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Aesop's Fables, translated by Laura Gibbs (2002)

Perry 123 (Chambry 161)

There was a jackdaw who was bigger than the other jackdaws. Scorning his fellows, he joined the company of the ravens, having decided to spend his life as a member of their flock. The ravens, however, did not recognize the voice of this bird or his appearance, so they attacked him and drove him away. Rejected by the ravens, he went back again to the jackdaws. But the jackdaws were angry about his presumptuous behaviour and refused to accept him. The final result was that the jackdaw had nowhere to go.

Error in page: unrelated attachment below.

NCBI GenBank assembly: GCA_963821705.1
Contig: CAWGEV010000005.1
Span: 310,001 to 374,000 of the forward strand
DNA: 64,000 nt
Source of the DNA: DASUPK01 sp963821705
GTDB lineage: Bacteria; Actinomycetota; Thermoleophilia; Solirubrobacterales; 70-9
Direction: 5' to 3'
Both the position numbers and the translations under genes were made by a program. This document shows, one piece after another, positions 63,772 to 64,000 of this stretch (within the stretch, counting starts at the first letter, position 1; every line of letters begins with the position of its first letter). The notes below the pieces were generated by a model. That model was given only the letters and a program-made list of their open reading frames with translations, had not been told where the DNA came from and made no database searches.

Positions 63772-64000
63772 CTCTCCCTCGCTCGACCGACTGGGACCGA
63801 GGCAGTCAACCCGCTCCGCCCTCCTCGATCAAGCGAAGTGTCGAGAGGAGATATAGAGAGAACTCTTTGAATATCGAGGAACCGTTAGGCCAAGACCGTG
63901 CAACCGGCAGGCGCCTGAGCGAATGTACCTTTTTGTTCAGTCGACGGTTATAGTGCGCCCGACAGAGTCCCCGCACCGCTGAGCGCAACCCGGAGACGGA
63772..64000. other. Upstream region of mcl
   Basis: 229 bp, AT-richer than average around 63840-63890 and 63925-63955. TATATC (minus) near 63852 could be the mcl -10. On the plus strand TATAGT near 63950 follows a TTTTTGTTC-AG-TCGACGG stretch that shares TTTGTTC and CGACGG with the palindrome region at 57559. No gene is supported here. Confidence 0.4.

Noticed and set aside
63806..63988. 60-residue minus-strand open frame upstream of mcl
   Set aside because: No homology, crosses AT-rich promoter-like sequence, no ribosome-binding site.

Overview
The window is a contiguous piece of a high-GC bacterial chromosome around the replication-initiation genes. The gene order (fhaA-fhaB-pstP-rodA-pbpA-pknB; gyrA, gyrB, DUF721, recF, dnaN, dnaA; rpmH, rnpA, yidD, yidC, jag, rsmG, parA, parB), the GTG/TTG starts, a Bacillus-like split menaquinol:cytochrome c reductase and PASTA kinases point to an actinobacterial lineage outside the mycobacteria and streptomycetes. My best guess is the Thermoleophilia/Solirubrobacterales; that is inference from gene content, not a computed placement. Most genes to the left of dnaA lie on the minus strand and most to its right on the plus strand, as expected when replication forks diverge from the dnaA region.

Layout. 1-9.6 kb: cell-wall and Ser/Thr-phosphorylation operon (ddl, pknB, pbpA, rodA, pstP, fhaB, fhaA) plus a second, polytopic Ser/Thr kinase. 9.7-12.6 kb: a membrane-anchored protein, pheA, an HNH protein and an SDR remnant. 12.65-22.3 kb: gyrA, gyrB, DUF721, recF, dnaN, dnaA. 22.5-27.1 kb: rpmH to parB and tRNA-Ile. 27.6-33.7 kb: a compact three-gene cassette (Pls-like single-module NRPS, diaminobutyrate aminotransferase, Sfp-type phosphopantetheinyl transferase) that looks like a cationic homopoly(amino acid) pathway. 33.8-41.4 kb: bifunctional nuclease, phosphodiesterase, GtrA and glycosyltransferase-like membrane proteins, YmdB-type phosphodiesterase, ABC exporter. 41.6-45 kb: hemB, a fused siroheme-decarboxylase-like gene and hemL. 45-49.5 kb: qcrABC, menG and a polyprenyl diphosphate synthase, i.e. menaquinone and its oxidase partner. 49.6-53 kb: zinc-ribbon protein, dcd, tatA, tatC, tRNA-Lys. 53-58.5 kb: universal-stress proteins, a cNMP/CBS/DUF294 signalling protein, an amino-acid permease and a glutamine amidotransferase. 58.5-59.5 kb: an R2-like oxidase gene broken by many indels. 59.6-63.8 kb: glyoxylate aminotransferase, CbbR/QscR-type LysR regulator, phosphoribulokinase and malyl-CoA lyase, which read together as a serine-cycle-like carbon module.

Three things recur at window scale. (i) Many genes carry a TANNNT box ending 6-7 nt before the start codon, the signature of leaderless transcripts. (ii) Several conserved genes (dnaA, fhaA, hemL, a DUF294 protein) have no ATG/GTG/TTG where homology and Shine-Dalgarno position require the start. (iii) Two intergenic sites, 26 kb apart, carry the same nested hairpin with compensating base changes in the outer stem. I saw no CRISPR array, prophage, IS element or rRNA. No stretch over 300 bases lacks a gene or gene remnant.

This is also true of someone who leaves his homeland, preferring to live elsewhere: he is treated with contempt abroad and is rejected by his own people for his presumptuous behaviour.

Note: For the Greeks, the jackdaw was a bird who was supposed to stick to his own flock. The equivalent of the English proverb 'birds of a feather flock together' was koloios poti koloion, 'the jackdaw (stands) next to the jackdaw' (e.g., Aristotle, Nicomachean Ethics 1155a).

Source: Aesop's Fables. A new translation by Laura Gibbs. Oxford University Press (World's Classics): Oxford, 2002.
NOTE: New cover, with new ISBN, published in 2008; contents of book unchanged.